What Would a Frost Mean for Prices?

September 10, 2014 07:00 AM
What Would a Frost Mean for Prices?

The season’s first significant push of cold air will continue to overspread areas east of the Rockies, according to USDA’s agricultural weather highlights.

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On the Plains, markedly cooler weather is arriving in the wake of a cold front’s passage. Rain has mixed with or changed to snow in parts of Montana, where the spring wheat harvest has been once again curtailed by adverse weather conditions.

In the Corn Belt, rain is soaking the upper Mississippi Valley and the upper Great Lakes region. Sharply colder air is arriving in the far upper Midwest, where temperatures have fallen below 50°F.

What could this frost or freeze potential mean for grain prices? Allendale’s Bill Bidermann says his firm recently surveyed farmers in 27 states. "They said we need two weeks from this week to be clear for frost," he says.


"If we get a freeze this coming weekend, it could be devastating," Bidermann says. "The states that could be affected up in the northern tier could see 50% losses in soybeans."

If this would happen in the states from Michigan to North Dakota, he says soybean yields could decrease around 159 million bushels and soybean yields could drop 500 million bushels.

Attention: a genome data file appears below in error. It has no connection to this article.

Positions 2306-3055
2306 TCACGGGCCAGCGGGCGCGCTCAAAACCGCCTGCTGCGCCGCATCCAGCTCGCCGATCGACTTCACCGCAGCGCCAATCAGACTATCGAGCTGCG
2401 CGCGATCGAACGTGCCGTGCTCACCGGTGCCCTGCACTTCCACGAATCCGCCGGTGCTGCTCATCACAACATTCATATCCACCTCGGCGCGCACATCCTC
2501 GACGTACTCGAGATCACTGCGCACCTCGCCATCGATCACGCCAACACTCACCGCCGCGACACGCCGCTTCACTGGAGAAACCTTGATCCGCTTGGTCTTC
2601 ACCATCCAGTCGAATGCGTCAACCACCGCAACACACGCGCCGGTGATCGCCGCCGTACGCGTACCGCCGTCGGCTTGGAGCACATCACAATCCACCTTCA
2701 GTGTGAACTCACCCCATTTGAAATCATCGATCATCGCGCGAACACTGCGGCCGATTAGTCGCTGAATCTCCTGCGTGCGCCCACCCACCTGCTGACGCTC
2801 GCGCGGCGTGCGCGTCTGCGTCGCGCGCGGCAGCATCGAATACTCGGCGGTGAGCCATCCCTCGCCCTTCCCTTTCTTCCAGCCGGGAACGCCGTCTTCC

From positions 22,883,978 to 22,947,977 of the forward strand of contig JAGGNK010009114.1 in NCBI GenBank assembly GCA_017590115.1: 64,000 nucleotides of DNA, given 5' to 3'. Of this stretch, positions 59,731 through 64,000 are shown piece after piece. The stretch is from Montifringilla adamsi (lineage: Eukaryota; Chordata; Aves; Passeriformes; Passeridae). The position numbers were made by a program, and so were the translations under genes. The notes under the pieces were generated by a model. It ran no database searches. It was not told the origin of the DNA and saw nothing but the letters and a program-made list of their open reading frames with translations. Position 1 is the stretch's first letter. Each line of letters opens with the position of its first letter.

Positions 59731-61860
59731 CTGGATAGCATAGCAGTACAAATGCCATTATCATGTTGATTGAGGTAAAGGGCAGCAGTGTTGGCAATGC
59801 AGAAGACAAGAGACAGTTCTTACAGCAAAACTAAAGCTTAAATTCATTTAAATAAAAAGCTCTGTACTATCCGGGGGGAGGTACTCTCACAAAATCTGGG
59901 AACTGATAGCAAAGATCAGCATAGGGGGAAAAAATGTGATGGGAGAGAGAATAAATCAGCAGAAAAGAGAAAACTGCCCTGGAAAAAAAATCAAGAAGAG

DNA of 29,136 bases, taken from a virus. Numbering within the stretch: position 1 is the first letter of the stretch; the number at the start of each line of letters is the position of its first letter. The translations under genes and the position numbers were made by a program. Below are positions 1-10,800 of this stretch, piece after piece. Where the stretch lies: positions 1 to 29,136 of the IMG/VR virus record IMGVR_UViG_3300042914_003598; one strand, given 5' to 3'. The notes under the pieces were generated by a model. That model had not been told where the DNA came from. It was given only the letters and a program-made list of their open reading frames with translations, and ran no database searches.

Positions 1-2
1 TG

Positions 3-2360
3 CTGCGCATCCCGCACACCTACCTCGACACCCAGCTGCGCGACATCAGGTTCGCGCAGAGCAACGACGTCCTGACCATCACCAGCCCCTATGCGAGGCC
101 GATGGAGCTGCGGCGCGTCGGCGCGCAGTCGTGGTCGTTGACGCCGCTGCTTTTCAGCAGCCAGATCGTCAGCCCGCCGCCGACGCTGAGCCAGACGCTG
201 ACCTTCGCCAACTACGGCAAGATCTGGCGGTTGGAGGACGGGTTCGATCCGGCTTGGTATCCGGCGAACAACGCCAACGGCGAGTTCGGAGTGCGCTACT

"That would be the worst case scenario and be a game changer for this market," he says. "But that would it has to happen this week."

The Weather Forecast

USDA reports the center of the high-pressure system will move into Montana on Thursday, settle across the north-central U.S. on Friday, and reach the upper Mississippi Valley by Saturday morning. Widespread freezes can be expected on the northern High Plains on September 11-12, while frost and scattered freezes will affect the upper Midwest on September 12-13.

At this time, a widespread, growing season-ending freeze is not expected in the Midwest. In advance of the cold wave, additional rainfall could reach 1 to 2 inches or more from the southern Plains into the Great Lakes region. Similar rainfall amounts can be expected in the Southeast, where rain will linger into the weekend.

The National Weather Service’s 6- to 10-day outlook for September 15-19 calls for near- to below-normal temperatures across the eastern two-thirds of the U.S., except for warm weather across Florida and southern Texas. Warmer-than-normal weather will also cover the northern High Plains and much of the West.

Below-normal precipitation from the northern Rockies into the Midwest and Mid-South will contrast with wetter-than-normal conditions in the southern and middle Atlantic States and from the Desert Southwest to the southern High Plains. 

Related story: How Cold Will it Get this Week?

Check your forecast: View your weather conditions down to the field-level with AgWeb's Pinpoint Weather

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